With all the streaming and subscriptions services out there for various movies and TV programming, it seemed that users were starting to gain an edge over the cable companies that have overcharged them for years. However, one of the more prominent streaming options may end up pulling the rug out from viewers, and it’s all thanks to one of the most sinister cable companies around.
News surfaced today that Time Warner is currently considering purchasing 25% of Hulu. That doesn’t sound bad right? Maybe that means their network HBO would start putting content on Hulu, and Warner Bros. Pictures and Television would start adding their movies and TV shows to the streaming service? Nope. Instead, Time Warner wants to buy part of Hulu so they can stop the service from steaming network and premium shows the day after they air on television. Shit just got real. Read More »
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Virtual reality is about to take off in a big way. Just recently we learned that Disney and Lucasfilm are developing new Star Wars stories, directed and written by big name filmmakers and screenwriters, for virtual reality, to connect with the upcoming films. Plus, VR showcases such as The Martian VR Experience from Ridley Scott have been getting quite the buzz and we’re a bit bummed we couldn’t check it out while it was at Sundance last month. Now another heavy-hitting filmmaker looks to be making the journey to VR as well.
Steven Spielberg previously signed on to be an advisor to Virtual Reality Company (VRC), and now he’s reportedly working with them on a project that is solely for VR. Find out more about the Steven Spielberg VR collaboration below. Read More »
Star Wars: The Force Awakens was shot on 35mm (with one sequence shot on 70mm IMAX film), but most of the over 4,000 screens showing the film this weekend will be presenting the movie via digital projection. So where can you go to see the movie projected on real 35mm film? There is only one theater in Los Angeles that you can see the film on the same format it was shot on.
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Woody Allen has directed around 50 movies. Manhattan, Annie Hall, Crimes and Misdemeanors, and even his most recent efforts have all been shot on film. For the first time in his career, the writer/director isn’t shooting on celluloid. Read more about the first Woody Allen digital movie after the jump.
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Ridley Scott‘s adaptation of The Martian sees Matt Damon playing a NASA astronaut stranded on Mars in a story of survival and hopeful escape from the deadly planet. This week NASA revealed new findings that reveals that potentially life-giving water still flows across the planet’s ancient surface. How does this discovery change what you will see on the big screen? How might The Martian be different now that NASA has released this new confirmation? What if there was water in The Martian? Find out, after the jump.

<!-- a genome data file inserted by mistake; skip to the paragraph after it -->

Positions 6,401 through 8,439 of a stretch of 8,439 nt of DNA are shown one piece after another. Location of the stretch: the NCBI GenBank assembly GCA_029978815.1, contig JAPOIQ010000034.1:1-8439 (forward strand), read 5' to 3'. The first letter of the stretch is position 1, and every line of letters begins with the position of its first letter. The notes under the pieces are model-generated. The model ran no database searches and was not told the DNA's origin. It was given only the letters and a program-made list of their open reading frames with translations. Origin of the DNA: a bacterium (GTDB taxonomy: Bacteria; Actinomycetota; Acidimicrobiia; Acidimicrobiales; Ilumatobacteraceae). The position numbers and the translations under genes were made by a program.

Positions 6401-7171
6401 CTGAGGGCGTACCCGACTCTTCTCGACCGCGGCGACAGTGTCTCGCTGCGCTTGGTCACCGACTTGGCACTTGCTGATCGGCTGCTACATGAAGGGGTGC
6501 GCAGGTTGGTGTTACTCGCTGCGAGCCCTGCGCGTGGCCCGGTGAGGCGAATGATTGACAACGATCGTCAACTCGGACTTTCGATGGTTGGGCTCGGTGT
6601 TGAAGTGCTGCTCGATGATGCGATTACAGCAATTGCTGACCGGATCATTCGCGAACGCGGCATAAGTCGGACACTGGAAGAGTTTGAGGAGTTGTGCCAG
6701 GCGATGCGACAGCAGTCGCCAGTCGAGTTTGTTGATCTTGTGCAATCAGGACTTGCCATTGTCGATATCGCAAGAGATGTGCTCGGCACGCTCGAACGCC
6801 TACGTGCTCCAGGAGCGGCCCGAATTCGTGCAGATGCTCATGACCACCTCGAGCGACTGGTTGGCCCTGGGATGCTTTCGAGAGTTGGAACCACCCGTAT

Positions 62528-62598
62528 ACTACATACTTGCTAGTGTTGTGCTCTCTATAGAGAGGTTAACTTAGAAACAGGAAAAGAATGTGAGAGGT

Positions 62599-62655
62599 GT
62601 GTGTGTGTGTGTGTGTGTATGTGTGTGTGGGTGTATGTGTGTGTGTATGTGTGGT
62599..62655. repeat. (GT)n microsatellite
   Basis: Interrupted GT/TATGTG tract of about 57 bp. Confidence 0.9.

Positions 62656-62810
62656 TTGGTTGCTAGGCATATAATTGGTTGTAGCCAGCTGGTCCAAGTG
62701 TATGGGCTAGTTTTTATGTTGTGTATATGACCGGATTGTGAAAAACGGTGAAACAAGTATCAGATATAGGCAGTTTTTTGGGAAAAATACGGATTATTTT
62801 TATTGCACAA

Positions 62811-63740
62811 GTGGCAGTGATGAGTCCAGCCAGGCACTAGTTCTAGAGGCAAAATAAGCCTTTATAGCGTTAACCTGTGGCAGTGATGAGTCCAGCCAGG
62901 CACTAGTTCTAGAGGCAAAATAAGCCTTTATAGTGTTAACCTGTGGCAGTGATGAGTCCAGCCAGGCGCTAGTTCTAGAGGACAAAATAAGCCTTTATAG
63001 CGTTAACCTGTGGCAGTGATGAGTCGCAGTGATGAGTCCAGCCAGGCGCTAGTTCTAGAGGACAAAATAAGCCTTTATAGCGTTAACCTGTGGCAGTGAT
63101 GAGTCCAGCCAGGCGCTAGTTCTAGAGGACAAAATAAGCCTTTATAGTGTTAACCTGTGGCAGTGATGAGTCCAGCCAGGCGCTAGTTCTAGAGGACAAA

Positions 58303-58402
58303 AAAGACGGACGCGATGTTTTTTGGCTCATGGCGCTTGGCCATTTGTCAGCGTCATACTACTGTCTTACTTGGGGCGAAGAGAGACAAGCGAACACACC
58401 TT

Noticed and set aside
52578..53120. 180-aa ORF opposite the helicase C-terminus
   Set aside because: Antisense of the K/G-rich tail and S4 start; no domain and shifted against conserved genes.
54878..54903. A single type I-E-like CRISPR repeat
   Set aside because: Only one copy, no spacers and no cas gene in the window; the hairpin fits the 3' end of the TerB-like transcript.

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Earlier this week we ran a trailer and information about a new book titled I Lost It At The Video Store. The book by Tom Roston features a compilation of interviews with filmmakers such as John Sayles, Quentin Tarantino, Kevin Smith, Darren Aronofsky, David O. Russell giving an oral history of the video store era of cinema history.
The Playlist published an excerpt from the book, but I wanted to highlight a few quotes from Pulp Fiction/Django Unchained filmmaker Quentin Tarantino and Requiem for a Dream/Noah director Darren Aronofsky talking about their relationships with streaming services like Netflix and the process of editing a film to be watched on an iPhone. Hit the jump to read the Quentin Tarantino Netflix comments and more.
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Just recently we learned that Epix would not be renewing their content deal with Netflix and would instead be heading to Hulu. But that’s not the only big change for the entertainment network.
Epix has just announced that subscribers will now have the ability to take advantage of offline playback, allowing users to download any of the movies in the Epix library for playback without needing to be connected to the internet. Read More »
Star Wars has long been a film series that helped push technology forward, beginning with the original 1977 film. That movie was a pioneer in visual effects, with the first large-scale use of motion-control camera systems, and also helped push Dolby Stereo into theaters. But one of the new Star Wars films might be using a fusion of old and new gear to create its own spectacle.
There are reports that Star Wars: Rogue One will be using the same anamorphic Ultra Panavision 70 lenses that Quentin Tarantino and Robert Richardson used on The Hateful Eight, lenses which prior to that movie hadn’t been used in decades. Rogue One probably won’t use 65mm film, as Tarantino’s movie did, but a union of those lenses and the new Arri Alexa 65mm digital camera to create the widest Star Wars spectacle we’ve yet seen. Read More »
If you’ve watched Walt Disney Animation‘s computer animated films in recent years and wondered how they’re able to make their characters and settings look so realistic, a new video explains the process in very simple terms.
Walt Disney Animation has posted a roughly 10-minute video diving into their image rendering engine called Hyperion, explaining how the software uses a technique called path tracing to calculate how light will bounce off any given object in a scene. It’s a very fascinating and well-explained technique that will have you looking at Disney movies in a whole new light (no pun intended).
Watch the Walt Disney Animation guide after the jump! Read More »